By Kathy Chouteau
A virtual exhibition at the Berkeley Art Museum and Pacific Film Archive (BAMPFA) is looking back at the prolific work of a onetime Richmond resident now through Dec. 20.
The exhibition, “Rosie Lee Tompkins: A Retrospective,” was co-curated with Andrew Mellon Postdoctoral Curatorial Fellow Elaine Y. Yau and displays nearly seventy of Tompkin’s artworks—described by the museum as “an extraordinary range and number of quilts with inventive designs all her own.”
BAMPFA’s exhibition follows a recent gift from collector Eli Leon of more than 500 of Tompkins’ quilts to the museum as one facet of a larger gift of quilts by African American artists, per the museum.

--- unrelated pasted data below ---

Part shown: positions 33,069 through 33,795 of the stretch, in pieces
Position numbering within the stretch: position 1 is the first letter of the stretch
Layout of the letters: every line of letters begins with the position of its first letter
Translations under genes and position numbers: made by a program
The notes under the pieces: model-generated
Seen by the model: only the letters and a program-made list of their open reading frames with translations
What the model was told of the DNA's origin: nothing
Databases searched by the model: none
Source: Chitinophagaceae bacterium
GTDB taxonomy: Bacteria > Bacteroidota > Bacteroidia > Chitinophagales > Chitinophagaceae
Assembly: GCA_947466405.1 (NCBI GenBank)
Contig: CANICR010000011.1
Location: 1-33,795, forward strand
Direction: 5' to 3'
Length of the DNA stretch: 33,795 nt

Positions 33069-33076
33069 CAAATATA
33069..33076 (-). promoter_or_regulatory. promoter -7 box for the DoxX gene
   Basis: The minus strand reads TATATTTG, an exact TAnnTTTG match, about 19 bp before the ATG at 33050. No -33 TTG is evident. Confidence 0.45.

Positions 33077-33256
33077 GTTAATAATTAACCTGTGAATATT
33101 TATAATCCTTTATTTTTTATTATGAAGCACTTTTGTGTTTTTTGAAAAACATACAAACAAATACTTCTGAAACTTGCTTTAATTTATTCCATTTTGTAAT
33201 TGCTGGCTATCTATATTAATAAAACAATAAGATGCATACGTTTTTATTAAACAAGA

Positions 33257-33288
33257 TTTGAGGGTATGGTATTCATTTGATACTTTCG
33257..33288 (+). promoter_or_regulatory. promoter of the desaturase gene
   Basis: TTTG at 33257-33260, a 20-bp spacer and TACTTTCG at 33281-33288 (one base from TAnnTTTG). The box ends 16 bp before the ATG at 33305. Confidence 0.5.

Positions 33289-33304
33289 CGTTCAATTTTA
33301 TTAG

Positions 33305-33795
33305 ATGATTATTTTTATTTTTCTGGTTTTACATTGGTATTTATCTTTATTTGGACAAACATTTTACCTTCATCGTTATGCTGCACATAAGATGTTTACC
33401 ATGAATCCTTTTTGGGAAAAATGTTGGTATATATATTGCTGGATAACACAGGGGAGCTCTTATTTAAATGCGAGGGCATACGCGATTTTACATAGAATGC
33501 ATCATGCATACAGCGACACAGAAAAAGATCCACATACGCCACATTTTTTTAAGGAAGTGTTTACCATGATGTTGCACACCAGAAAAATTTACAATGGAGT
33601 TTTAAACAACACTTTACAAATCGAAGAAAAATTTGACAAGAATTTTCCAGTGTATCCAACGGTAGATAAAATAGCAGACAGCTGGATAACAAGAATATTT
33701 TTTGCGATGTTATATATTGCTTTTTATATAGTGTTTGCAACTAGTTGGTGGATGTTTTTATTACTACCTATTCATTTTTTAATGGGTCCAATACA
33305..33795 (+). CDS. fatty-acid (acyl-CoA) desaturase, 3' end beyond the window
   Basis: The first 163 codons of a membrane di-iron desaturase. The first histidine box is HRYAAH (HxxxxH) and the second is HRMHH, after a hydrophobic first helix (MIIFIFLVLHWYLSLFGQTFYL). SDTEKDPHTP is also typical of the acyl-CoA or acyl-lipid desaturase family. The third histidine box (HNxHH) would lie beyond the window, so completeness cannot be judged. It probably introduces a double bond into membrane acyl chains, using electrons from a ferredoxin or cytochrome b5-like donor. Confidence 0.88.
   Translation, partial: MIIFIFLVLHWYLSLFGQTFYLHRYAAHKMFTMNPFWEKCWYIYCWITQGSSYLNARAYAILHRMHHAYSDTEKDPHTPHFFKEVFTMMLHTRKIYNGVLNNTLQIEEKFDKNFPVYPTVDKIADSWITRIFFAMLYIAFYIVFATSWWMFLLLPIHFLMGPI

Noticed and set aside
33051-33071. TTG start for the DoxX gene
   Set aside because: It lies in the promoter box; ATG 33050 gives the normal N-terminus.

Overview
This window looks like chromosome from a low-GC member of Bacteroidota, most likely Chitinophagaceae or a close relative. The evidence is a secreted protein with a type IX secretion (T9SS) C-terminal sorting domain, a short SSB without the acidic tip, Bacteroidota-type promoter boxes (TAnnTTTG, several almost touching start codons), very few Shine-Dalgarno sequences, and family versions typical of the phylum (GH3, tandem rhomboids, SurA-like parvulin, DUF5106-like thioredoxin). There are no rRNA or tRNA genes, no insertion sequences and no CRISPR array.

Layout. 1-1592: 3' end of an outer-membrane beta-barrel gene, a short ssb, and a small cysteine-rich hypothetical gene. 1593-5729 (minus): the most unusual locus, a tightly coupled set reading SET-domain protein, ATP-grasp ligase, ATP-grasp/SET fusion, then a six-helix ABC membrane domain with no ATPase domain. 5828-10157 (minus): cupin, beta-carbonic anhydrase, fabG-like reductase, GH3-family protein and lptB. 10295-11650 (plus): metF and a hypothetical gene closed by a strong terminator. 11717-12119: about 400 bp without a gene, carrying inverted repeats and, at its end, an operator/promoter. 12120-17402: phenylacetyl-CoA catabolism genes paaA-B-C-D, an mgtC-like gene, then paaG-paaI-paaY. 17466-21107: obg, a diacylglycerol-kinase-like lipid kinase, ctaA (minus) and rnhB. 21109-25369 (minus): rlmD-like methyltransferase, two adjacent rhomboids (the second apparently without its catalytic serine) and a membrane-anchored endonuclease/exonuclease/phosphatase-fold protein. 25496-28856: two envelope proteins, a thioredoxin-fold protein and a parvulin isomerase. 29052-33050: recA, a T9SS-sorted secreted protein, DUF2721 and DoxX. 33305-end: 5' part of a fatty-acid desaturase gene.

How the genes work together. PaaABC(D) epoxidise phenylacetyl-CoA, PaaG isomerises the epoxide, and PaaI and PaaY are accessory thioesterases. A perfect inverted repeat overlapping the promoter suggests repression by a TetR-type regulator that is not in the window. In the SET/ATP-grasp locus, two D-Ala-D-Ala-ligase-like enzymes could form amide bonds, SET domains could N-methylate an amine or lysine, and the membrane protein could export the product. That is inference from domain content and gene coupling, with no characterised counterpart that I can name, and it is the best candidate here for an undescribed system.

According to BAMPFA, Rosie Lee Tompkins, who passed away in 2006, learned to make quilts as a child from her mother when they were living in Arkansas. After moving to Richmond, she went on to make her quilts professionally during the 1970s, her career spanning 40 years until her death.
Tompkins’ called her quilts “put-togethers” and didn’t intend them for household use. “Making quilts was a way to experiment with colors, shapes and texture and to express personal ideas like her spirituality and family connections,” per BAMPFA.
An article by The New York Times about the exhibition said it “confirms her standing as one of the great American artists—transcending craft, challenging painting and reshaping the canon.”
While BAMPFA is currently closed, Tompkins’ work can be viewed on the museum’s exhibition page.